Client-Centered Solutions

Can A Will Or Trust Protect Your Family’s Future?

You cannot predict the future, but you can plan for it. Proper estate planning is an essential part of providing for your family.

I am attorney Joseph H. Beale, and my job is to help you understand your options. I can help you decide how to make sure that your will is carried out after your death and that your family’s financial stability is preserved.

Which Is Better: A Will Or A Trust?

Wills are quick to create and inexpensive. Everyone, regardless of their age or assets, should have one. They allow you to direct almost everything, including the final disposition of your remains, guardianship of your children, the designation of your heirs and the disbursement of your personal possessions. For many people with simple estates and few assets, wills are a good option.

Trusts allow you to bypass probate entirely. Probate can be a lengthy process, which can tie up your assets and put your family under significant financial strain. Probate can also drain your assets of their value unnecessarily.

With a trust, you pass your assets directly to a trustee to help free your family from financial concerns. They are often useful for people with significant assets and complex estates.

I will take the time to listen to your goals for your family after you are gone, then carefully walk you through your options. I am not satisfied until my clients understand what works best for their needs, whether that is a simple will, a trust or both.

Frequently Asked Questions About Trusts

My clients often have the following questions about trusts:

What types of trusts do your attorneys create for your clients?

There are many different trusts with endless variations. Some of the most common include:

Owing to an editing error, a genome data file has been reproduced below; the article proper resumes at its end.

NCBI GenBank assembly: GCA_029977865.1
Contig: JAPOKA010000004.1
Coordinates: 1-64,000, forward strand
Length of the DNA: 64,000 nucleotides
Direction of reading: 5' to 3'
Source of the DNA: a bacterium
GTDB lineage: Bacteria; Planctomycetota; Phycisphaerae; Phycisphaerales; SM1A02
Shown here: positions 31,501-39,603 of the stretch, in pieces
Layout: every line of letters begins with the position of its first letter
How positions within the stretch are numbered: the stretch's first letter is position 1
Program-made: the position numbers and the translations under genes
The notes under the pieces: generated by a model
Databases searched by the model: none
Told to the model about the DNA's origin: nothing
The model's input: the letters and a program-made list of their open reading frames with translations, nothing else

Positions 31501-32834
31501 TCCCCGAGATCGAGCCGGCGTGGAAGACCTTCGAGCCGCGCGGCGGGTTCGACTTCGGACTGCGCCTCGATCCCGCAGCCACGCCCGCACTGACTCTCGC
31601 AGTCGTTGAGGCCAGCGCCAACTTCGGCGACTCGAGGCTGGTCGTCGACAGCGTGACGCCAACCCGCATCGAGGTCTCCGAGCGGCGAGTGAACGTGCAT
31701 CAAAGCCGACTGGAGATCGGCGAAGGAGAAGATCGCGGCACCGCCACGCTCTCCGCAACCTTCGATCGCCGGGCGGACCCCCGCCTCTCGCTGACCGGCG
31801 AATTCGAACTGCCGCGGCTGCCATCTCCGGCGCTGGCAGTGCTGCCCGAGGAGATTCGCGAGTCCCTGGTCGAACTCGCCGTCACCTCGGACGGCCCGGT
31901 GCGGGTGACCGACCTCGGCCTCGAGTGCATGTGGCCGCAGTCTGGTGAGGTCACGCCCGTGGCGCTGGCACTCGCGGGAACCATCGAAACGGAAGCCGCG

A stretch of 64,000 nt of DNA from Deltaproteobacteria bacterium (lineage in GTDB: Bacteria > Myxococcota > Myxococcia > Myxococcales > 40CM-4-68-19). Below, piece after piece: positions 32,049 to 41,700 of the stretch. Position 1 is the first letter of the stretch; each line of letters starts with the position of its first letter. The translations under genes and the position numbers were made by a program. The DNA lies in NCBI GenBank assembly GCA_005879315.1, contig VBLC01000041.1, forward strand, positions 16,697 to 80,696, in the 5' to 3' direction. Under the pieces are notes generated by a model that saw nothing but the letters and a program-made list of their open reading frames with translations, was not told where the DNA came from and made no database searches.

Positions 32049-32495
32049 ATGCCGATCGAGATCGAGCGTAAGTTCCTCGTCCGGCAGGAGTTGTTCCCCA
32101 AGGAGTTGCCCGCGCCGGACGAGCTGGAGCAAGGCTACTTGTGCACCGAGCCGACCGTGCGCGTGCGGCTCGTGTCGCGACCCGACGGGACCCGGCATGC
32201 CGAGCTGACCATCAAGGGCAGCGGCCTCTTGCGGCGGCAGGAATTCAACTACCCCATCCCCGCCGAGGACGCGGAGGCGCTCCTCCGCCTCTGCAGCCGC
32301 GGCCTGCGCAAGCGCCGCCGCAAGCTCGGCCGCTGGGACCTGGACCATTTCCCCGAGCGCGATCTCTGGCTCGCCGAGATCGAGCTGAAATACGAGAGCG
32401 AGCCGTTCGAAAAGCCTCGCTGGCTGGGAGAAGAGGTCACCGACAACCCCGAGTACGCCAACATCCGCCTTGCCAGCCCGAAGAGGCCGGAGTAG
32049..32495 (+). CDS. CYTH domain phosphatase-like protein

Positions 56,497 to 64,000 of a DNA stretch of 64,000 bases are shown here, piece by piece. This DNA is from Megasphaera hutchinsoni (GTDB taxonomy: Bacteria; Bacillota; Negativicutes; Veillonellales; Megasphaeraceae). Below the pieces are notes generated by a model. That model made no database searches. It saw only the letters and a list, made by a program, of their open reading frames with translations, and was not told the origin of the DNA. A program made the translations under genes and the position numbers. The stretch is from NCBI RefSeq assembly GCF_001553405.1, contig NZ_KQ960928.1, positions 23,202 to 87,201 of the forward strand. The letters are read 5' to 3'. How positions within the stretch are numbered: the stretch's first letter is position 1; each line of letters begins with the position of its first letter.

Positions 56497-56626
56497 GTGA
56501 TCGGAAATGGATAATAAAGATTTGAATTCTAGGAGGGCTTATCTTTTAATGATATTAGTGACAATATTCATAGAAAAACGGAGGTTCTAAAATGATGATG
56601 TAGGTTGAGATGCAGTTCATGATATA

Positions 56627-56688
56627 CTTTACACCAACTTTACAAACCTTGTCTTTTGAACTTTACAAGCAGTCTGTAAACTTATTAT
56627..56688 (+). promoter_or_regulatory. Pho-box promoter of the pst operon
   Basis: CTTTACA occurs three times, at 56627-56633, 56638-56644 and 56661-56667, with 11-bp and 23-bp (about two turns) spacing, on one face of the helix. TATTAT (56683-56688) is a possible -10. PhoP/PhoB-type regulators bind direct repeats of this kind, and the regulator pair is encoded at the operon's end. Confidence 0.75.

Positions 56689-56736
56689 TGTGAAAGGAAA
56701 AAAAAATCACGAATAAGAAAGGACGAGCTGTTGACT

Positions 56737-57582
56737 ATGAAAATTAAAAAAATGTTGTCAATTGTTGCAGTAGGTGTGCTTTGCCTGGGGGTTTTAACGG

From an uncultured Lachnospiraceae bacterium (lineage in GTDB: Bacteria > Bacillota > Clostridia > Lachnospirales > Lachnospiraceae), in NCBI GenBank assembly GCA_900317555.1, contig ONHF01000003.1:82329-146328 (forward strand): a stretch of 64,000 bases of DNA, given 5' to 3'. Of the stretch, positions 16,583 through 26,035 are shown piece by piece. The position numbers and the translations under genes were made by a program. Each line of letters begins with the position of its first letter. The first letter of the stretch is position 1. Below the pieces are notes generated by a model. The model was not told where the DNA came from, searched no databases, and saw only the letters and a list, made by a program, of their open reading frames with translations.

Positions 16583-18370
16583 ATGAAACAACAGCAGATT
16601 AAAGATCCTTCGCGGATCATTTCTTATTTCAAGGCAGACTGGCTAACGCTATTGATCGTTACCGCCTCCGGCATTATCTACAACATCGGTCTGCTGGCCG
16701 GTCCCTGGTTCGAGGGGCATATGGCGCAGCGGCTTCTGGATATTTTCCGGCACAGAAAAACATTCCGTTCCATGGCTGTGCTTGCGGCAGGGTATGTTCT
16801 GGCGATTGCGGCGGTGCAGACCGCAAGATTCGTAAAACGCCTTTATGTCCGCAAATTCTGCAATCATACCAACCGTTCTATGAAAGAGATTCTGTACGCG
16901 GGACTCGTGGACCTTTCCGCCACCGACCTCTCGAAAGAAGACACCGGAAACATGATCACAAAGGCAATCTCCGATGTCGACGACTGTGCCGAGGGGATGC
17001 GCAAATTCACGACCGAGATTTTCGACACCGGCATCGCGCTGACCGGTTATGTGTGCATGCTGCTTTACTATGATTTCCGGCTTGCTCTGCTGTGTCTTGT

• Revocable living trusts: With this trust, you can modify the funds included at any time and control how and when beneficiaries receive their inheritance. You may even revoke this trust if you are unsatisfied with its use.
  • Irrevocable living trusts: Once made, the grantor cannot change the contents or instructions of or revoke an irrevocable living trust. This can ensure the privacy of an estate, protect assets from creditors and reduce taxes.
  • Special needs trusts: A beneficiary may be negatively impacted by a trust if they receive government benefits such as supplemental income and health insurance. A special needs trust can provide comfort to a beneficiary and allow them to retain their special needs benefits by limiting the frequency of fund disbursements.
  • Pet trusts: If you expect to outlive your pet, you may create a pet trust to provide for their continued care. Funds in a pet trust could be used to finance your pet’s needs, such as food, shelter, vet appointments, etc., with the help of a caretaker.
  • Charitable trusts: We can help you set up a charitable trust to support a charity or nonprofit after your passing.

I can go over your many trust options and help you strategize the best use of a trust in your estate plan.

Who is most likely to benefit from having a trust?

Many people would benefit from having a trust added to their estate plan. Many of our clients create trusts to manage large estates. If it is believed that the contents of an estate would create controversy, this could be avoided with a trust since assets placed in a trust bypass the estate. Trusts can also ensure the care of those with chronic health conditions or disabilities.

If you are unsure if a trust will benefit you, I can help you explore all the possibilities.

Start Planning Your Family’s Financial Security Today

Your family deserves to feel secure, no matter what the future may bring. Do not put off this process any longer. I will make it as painless and simple as possible.

To talk to a lawyer who can help make your estate planning process easy, call me at 571-335-3735 or email me through my online form. With offices in Herndon and Aldie, I assist clients throughout Northern Virginia and Washington, D.C.